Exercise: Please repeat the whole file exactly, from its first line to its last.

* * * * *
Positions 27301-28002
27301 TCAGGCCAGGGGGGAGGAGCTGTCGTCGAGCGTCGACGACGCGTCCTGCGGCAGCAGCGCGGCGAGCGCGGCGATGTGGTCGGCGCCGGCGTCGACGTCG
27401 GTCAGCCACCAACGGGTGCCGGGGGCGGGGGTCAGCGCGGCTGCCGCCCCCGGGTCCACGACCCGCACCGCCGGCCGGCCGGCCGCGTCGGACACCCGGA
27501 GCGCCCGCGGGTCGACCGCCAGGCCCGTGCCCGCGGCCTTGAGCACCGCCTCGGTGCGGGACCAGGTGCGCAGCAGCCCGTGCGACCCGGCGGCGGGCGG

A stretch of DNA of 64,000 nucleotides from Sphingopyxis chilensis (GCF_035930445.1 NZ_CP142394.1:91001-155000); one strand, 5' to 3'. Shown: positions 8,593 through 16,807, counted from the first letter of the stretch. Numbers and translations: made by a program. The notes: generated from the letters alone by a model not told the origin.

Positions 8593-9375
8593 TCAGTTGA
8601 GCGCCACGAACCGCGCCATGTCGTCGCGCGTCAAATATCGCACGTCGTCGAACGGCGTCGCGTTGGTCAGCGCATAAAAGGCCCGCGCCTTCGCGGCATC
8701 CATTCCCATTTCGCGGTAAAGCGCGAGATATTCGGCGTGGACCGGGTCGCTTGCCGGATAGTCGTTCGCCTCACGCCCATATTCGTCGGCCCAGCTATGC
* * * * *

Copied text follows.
Positions 27301-28002
27301 TCAGGCCAGGGGGGAGGAGCTGTCGTCGAGCGTCGACGACGCGTCCTGCGGCAGCAGCGCGGCGAGCGCGGCGATGTGGTCGGCGCCGGCGTCGACGTCG
27401 GTCAGCCACCAACGGGTGCCGGGGGCGGGGGTCAGCGCGGCTGCCGCCCCCGGGTCCACGACCCGCACCGCCGGCCGGCCGGCCGCGTCGGACACCCGGA
27501 GCGCCCGCGGGTCGACCGCCAGGCCCGTGCCCGCGGCCTTGAGCACCGCCTCGGTGCGGGACCAGGTGCGCAGCAGCCCGTGCGACCCGGCGGCGGGCGG

A stretch of DNA of 64,000 nucleotides from Sphingopyxis chilensis (GCF_035930445.1 NZ_CP142394.1:91001-155000); one strand, 5' to 3'. Shown: positions 8,593 through 16,807, counted from the first letter of the stretch. Numbers and translations: made by a program. The notes: generated from the letters alone by a model not told the origin.

Positions 8593-9375
8593 TCAGTTGA
8601 GCGCCACGAACCGCGCCATGTCGTCGCGCGTCAAATATCGCACGTCGTCGAACGGCGTCGCGTTGGTCAGCGCATAAAAGGCCCGCGCCTTCGCGGCATC
8701 CATTCCCATTTCGCGGTAAAGCGCGAGATATTCGGCGTGGACCGGGTCGCTTGCCGGATAGTCGTTCGCCTCACGCCCATATTCGTCGGCCCAGCTATGC